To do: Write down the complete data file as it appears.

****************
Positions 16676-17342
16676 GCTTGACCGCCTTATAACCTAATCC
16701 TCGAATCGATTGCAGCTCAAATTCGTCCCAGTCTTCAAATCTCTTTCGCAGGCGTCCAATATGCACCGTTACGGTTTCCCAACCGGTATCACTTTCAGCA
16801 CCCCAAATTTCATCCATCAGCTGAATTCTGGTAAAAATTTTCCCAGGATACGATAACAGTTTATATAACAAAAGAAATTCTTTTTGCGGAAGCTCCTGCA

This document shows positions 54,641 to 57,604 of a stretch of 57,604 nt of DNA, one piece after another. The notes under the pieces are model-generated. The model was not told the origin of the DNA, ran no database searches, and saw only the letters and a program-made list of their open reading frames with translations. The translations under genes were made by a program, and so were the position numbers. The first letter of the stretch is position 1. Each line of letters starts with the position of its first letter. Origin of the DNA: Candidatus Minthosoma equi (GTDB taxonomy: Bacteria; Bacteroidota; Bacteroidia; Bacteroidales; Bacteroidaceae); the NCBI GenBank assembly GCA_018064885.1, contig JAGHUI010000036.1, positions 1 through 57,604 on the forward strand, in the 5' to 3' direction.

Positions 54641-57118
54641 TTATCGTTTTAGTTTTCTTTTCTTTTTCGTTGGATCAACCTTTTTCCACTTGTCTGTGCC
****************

Positions 16676-17342
16676 GCTTGACCGCCTTATAACCTAATCC
16701 TCGAATCGATTGCAGCTCAAATTCGTCCCAGTCTTCAAATCTCTTTCGCAGGCGTCCAATATGCACCGTTACGGTTTCCCAACCGGTATCACTTTCAGCA
16801 CCCCAAATTTCATCCATCAGCTGAATTCTGGTAAAAATTTTCCCAGGATACGATAACAGTTTATATAACAAAAGAAATTCTTTTTGCGGAAGCTCCTGCA

This document shows positions 54,641 to 57,604 of a stretch of 57,604 nt of DNA, one piece after another. The notes under the pieces are model-generated. The model was not told the origin of the DNA, ran no database searches, and saw only the letters and a program-made list of their open reading frames with translations. The translations under genes were made by a program, and so were the position numbers. The first letter of the stretch is position 1. Each line of letters starts with the position of its first letter. Origin of the DNA: Candidatus Minthosoma equi (GTDB taxonomy: Bacteria; Bacteroidota; Bacteroidia; Bacteroidales; Bacteroidaceae); the NCBI GenBank assembly GCA_018064885.1, contig JAGHUI010000036.1, positions 1 through 57,604 on the forward strand, in the 5' to 3' direction.

Positions 54641-57118
54641 TTATCGTTTTAGTTTTCTTTTCTTTTTCGTTGGATCAACCTTTTTCCACTTGTCTGTGCC